The normally cheery Ramos, 25, was crushed. He was, in his own words, depressed. But he composed himself and called his mother in Venezuela, uttering words that now sound prophetic. “ ‘Mama, don’t worry,’ ” she recalls he said. “ ‘I’m strong. I’ll get past this. We’ve gotten past worst things and I’ll overcome this and we’ll get ahead.’ ”
If anyone deserves good luck this season, it’s Ramos. Over the past 16 months, he endured a kidnapping at gunpoint at his family’s home in the north-central Venezuelan city of Valencia on Nov. 9, 2011. Six months after that harrowing episode, he damaged the anterior cruciate ligament and tore the meniscus in his right knee when it buckled as he chased a passed ball in the seventh inning of a May 12 game in Cincinnati.
Ramos finds happiness and comfort crouched behind home plate, but for nine months he was deprived that opportunity as the Nationals enjoyed a historic season and a division title. He endured a long, arduous and lonely road to recovery. There are no more important joints for a catcher than his knees, and the Nationals feared his return might come more slowly than expected.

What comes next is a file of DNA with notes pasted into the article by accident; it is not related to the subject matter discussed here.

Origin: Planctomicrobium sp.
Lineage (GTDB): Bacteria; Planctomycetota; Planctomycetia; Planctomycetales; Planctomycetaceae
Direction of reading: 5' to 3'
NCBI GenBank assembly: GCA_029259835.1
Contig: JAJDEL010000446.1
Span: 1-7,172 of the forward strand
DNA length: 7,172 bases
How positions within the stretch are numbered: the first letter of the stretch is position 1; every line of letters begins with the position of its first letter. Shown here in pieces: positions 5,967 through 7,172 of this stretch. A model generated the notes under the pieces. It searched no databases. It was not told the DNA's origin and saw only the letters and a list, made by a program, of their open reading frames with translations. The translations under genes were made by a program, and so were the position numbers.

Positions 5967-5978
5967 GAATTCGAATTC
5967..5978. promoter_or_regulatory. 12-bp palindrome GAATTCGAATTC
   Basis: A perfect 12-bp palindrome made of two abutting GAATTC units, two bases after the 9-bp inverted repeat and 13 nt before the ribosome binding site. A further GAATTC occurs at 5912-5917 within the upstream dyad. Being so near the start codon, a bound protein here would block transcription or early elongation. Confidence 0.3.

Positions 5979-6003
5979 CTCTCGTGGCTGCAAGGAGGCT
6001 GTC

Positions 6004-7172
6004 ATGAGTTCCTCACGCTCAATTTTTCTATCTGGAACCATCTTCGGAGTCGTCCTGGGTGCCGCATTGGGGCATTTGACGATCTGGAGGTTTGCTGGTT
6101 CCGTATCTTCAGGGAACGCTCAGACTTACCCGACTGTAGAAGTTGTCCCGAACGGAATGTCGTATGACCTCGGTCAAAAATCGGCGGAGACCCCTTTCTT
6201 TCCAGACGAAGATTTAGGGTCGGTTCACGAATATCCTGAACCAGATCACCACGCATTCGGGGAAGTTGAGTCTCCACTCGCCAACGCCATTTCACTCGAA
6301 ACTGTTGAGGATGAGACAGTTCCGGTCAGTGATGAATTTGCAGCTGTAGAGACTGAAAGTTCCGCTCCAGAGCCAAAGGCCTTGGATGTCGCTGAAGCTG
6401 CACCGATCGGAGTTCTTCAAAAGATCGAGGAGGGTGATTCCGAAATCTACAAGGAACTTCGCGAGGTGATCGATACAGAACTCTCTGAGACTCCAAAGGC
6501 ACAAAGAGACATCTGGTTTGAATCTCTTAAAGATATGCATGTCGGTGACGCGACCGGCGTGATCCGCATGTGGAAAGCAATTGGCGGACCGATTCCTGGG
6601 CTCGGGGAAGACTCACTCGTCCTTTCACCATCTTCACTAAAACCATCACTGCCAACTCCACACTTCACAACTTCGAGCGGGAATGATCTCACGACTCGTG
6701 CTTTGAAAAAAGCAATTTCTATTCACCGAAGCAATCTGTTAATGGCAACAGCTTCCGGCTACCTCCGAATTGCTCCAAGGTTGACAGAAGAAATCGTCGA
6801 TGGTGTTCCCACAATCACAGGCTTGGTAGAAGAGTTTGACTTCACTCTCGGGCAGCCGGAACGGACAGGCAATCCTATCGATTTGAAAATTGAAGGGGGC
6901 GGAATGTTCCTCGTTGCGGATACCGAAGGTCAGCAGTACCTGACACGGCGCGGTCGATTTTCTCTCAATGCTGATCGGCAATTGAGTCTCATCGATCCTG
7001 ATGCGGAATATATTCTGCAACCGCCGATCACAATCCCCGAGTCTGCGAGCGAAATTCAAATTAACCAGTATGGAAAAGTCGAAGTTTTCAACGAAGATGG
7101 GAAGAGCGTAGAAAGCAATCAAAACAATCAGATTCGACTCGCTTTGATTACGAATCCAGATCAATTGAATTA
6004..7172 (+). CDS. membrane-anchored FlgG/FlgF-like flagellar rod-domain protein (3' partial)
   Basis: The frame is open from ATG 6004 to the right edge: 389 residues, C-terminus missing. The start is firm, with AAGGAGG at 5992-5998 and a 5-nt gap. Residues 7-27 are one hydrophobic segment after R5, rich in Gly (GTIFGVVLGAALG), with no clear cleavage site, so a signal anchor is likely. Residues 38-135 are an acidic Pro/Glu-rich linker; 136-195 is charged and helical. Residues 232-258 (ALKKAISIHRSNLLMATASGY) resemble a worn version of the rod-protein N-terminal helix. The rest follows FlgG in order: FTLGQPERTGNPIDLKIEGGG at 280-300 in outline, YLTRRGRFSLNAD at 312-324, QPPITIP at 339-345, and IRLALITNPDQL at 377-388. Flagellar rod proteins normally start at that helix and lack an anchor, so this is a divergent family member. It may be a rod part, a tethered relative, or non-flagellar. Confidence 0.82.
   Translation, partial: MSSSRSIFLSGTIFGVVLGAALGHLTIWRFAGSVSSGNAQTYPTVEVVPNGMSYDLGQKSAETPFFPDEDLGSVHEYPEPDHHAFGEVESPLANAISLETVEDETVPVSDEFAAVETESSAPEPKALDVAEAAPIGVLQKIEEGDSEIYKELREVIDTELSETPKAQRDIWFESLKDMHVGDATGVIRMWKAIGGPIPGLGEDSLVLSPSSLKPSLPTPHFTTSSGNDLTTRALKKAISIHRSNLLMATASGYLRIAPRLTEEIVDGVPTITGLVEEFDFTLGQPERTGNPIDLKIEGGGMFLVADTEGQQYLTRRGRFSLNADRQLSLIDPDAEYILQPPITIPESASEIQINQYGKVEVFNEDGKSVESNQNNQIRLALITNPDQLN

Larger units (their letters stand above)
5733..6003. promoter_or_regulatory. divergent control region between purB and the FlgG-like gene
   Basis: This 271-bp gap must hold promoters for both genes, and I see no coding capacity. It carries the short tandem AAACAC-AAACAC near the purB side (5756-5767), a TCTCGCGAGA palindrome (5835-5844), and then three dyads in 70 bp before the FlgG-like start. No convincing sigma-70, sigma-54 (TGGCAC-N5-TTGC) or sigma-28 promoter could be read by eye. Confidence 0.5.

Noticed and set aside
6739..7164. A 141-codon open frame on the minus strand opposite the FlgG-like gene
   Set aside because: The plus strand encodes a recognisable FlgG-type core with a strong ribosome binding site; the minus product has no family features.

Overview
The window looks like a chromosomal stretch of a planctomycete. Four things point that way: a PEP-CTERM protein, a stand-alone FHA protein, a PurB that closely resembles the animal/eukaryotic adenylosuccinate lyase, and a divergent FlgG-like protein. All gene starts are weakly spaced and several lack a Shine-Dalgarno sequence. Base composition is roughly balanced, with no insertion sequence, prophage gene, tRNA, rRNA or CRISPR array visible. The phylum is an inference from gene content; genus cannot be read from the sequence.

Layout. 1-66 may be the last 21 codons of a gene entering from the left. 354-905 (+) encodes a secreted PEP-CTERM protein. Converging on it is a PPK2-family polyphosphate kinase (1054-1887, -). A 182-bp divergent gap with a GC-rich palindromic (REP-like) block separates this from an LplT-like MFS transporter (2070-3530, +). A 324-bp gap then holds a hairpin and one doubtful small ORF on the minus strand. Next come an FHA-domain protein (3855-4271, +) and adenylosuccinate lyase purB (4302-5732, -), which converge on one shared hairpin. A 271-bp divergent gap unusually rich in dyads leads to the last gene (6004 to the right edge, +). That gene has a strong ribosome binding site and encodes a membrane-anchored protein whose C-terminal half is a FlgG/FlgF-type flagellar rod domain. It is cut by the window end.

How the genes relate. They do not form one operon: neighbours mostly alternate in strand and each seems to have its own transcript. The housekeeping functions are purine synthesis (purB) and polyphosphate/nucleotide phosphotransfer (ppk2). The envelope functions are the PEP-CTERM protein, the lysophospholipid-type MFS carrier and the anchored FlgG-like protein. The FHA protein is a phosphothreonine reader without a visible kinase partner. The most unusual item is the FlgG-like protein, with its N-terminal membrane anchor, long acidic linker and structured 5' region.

This spring, however, the Nationals have had to restrain Ramos. He dives after balls in the dirt behind the plate. He legs out infield hits. He slides on his surgically repaired knee with no pain. He is thinner than past seasons. He is already starting at his position and wants more. He wants to play opening day and in the playoffs. He will catch his first nine-inning game this week. He is past the physical and mental hurdles. Beaten down by a trying year and a half, Ramos has come back stronger than before.
“I’ve always said things in this life happen for a reason,” he said. “I’ve always seen them as tests that God gives us each on our path. And I’ve been strong and I’ve done my best to overcome all those bad things. Good things will come and I’m getting ready to receive them.”
The happiest moment of spring training for Nationals General Manager Mike Rizzo was when Ramos strode to the plate at Space Coast Stadium against the St. Louis Cardinals on March 3, his first game taking at-bats since his injury, and crushed a double to deep right field that the wind kept in the stadium but helped win a game.
“I’m so proud of him,” Rizzo said.
Serious approach to rehab
Last June, Steadman repaired Ramos’s meniscus but needed to perform another surgery a month later because the knee damage was so severe. Marcano, his agent at SFX Baseball Group, accompanied Ramos. Unlike previously explained, the second surgery didn’t replace his ACL but cleaned it up. The Nationals were unsure, then, how Ramos’s knee would hold up without a ligament reconstruction.